For more than a decade, congressional Republicans have waged a relentless attack on the Endangered Species Act, claiming the landmark law is a failure because too few species have been recovered and had their protections removed.
The close of the Obama administration, however, is showing just how baseless those claims are. More animals and plants have been recovered and removed from the list of endangered species under President Barack ObamaBarack Hussein ObamaBiden: A good coach knows when to change up the team The Memo: Biden looks for way to win back deflated Black voters 6 in 10 say they would back someone other than Biden in 2024: Fox News poll MORE’s administration than under all other presidencies combined, ever since the Endangered Species Act was signed into law in 1973.
From a rare Southern California alpine wildflower called the Hidden Lake bluecurls to humpback whales, species are getting the protections they need, recovering some of their former abundance and being declared recovered.
Already in 2017 the U.S. Fish and Wildlife Service has found that the lesser long-nosed bat, a rare cactus from New Mexico and a Southwest plant called the gypsum wild buckwheat have recovered enough to have their protections removed or reduced.
As a former field supervisor focused on endangered species recovery for the Fish and Wildlife Service, I’m deeply encouraged by these Endangered Species Act successes. They’ve laid a path that many people, including me, hope Donald TrumpDonald TrumpCheney challenger wins Wyoming Republican activists' straw poll We must do more to protect American Jews 6 in 10 say they would back someone other than Biden in 2024: Fox News poll MORE will follow when he takes office Jan. 20.
If he doesn’t follow that path, he’ll be risking the natural heritage of Americans everywhere.
Clearly motivated by massive contributions from the oil and gas, logging, mining and other extractive industries that feel their bottom lines are threatened by wildlife protection, Republican attacks are out of step with the beliefs of a majority of Americans, who place immense value on their natural wonders and will not sit idly by as animals they cherish are driven extinct.
That’s why the American public has given its federal government the power to preserve such species as the beautiful black-capped vireo, a songbird found to have recovered just last month. The vireo — which lives in Texas, Oklahoma and Mexico — was protected under the Endangered Species Act in 1987, allowing the bird to flourish. Now its population has recovered so much that Fish and Wildlife Service officials believe it can survive on its own.
While the vireo’s news is positive, it underscores the time and effort necessary for full species recovery. This basic fact is lost on congressional Republicans who attack the Endangered Species Act. In most cases it took decades for species to decline to the point of endangerment and will take decades to restore their habitat and ensure their survival.
In reality the Endangered Species Act has saved more than 99 percent of the plants and animals under its protection from extinction and put hundreds on the road to recovery. We now have dozens of success stories about species like the lesser long-nosed bat or black-capped vireo that have come back from the brink, enriching our wild places and our lives.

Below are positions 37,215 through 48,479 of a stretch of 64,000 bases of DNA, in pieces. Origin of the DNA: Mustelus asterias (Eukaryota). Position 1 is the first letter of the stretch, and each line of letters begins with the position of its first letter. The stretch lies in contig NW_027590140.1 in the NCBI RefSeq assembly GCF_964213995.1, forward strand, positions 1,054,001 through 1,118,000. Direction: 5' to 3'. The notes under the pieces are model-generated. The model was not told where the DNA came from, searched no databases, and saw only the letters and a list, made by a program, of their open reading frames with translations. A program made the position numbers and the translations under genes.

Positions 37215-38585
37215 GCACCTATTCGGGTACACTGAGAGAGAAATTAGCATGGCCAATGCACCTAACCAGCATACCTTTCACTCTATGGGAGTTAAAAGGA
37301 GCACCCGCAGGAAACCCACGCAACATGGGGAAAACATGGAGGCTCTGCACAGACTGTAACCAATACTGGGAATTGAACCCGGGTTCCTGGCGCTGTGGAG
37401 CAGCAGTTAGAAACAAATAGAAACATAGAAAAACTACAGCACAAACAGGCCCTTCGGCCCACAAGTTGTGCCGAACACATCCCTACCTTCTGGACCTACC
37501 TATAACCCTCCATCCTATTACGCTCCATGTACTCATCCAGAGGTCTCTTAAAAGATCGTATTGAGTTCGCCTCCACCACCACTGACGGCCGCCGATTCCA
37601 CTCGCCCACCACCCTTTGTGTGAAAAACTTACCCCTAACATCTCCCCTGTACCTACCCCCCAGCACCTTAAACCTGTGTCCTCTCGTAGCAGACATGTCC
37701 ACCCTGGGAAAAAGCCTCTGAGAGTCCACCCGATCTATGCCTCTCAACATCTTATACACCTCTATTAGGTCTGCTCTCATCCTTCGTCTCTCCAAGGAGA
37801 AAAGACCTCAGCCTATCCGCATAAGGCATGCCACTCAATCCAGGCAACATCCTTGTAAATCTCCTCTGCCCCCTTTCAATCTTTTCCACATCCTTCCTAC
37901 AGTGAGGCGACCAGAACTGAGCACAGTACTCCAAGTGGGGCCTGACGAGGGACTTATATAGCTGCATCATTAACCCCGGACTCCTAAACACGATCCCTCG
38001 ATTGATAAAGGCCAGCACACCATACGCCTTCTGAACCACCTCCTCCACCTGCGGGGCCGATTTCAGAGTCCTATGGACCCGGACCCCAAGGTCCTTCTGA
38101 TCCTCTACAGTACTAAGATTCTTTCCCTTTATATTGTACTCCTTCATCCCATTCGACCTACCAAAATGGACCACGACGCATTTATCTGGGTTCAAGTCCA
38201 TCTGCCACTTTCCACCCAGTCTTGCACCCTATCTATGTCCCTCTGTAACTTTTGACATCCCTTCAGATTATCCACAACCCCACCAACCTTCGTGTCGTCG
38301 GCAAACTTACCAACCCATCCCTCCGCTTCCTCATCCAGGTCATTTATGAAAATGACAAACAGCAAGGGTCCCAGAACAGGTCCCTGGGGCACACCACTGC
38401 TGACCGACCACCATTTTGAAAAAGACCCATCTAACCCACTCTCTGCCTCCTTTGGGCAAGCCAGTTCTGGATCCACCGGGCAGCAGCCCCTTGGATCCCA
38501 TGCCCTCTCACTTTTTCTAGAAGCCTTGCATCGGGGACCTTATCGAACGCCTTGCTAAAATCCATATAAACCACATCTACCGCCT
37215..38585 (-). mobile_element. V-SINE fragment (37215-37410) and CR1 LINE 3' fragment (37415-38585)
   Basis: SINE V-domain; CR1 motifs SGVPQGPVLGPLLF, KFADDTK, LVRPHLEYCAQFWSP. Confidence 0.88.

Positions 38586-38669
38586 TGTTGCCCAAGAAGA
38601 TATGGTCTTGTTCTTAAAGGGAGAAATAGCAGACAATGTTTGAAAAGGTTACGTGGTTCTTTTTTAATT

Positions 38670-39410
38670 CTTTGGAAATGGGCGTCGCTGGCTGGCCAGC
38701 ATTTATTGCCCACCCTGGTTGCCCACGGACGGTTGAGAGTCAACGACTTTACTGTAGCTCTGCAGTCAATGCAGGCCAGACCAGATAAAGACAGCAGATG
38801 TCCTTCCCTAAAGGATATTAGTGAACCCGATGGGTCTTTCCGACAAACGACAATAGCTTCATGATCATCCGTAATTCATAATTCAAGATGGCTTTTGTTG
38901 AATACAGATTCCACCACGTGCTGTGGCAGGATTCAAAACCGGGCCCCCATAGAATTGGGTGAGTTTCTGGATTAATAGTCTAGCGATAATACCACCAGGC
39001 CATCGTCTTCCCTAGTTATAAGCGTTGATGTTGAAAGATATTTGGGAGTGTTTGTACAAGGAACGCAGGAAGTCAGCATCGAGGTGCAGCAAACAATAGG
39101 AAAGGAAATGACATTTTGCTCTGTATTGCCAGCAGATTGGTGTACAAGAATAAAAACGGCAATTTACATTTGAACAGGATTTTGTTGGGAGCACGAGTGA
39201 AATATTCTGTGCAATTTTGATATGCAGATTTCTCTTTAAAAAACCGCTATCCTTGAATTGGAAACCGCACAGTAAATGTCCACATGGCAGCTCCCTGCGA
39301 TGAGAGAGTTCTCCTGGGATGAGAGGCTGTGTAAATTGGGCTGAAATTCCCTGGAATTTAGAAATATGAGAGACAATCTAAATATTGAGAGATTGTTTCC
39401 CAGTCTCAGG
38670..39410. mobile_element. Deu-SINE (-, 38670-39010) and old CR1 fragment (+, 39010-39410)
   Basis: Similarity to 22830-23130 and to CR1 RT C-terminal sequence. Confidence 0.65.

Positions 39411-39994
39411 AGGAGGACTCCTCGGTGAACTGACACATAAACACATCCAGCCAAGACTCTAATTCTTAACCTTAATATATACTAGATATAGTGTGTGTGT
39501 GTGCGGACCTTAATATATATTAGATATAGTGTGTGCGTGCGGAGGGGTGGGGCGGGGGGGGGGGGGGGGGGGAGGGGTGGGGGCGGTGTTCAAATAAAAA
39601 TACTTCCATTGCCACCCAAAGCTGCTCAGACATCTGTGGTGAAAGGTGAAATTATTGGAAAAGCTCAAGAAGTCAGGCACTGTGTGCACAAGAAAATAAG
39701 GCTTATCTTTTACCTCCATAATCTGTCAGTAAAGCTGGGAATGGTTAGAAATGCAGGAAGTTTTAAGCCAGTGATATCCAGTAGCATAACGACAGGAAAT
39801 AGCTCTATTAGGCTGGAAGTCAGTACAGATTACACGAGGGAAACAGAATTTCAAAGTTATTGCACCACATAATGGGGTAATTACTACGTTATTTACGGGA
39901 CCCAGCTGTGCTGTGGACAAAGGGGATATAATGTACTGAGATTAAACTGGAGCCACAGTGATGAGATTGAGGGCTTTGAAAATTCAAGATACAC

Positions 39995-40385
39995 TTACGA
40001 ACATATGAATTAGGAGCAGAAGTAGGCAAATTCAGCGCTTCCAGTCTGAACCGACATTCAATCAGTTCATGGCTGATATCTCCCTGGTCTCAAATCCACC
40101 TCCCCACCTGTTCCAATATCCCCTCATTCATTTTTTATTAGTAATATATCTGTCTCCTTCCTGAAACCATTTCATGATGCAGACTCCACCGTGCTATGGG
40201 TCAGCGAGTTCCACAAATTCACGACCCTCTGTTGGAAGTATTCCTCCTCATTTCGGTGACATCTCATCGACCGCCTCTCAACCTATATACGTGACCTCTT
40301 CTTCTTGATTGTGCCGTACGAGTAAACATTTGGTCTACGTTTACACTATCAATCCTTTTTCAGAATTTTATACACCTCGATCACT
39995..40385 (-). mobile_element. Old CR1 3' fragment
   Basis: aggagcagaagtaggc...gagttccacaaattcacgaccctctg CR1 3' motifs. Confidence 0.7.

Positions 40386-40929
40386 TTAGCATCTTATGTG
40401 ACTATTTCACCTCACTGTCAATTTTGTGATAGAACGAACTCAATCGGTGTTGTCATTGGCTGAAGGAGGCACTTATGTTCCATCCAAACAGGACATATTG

But some Republicans, such as Rep. Rob BishopRobert (Rob) William BishopGOP's Westerman looks to take on Democrats on climate change House Republicans who didn't sign onto the Texas lawsuit OVERNIGHT ENERGY: Westerman tapped as top Republican on House Natural Resources Committee | McMorris Rodgers wins race for top GOP spot on Energy and Commerce | EPA joins conservative social network Parler MORE of Utah, want nothing more than to see the Act disappear altogether. In the past five years, congressional Republicans have attached hundreds of riders to spending bills to weaken the law or strip protections for individual species, including the gray wolf, American burying beetle and lesser prairie chicken.
Fortunately most of these legislative assaults have failed. But there are real concerns that under a Trump administration, congressional Republicans will have their way with the Endangered Species Act.
Indeed a bill has already been introduced in the 115th Congress to strip federal protections from wolves from the Great Lakes states and Wyoming, which would expose these majestic animals to state-sponsored hunting and trapping that has already resulted in the killing of hundreds of wolves in Idaho and Montana, where Congress removed protections in 2011.
These concerns are heightened by Trump’s pick of Montana Rep. Ryan Zinke for interior secretary. Zinke has a lifetime voting record of 3 percent from the League of Conservation Voters, representing a record of voting against protections for endangered species, public lands and clean air and water.
All this suggests that for the next four years we’re going to need to fight hard to maintain protections for endangered species.
Loyal Mehrhoff, former U.S. Fish and Wildlife Service Pacific Islands Office field supervisor and chief of the Biological Resources Management Division at the National Park Service, is endangered species recovery director at the Center for Biological Diversity.
The views expressed by authors are their own and not the views of The Hill.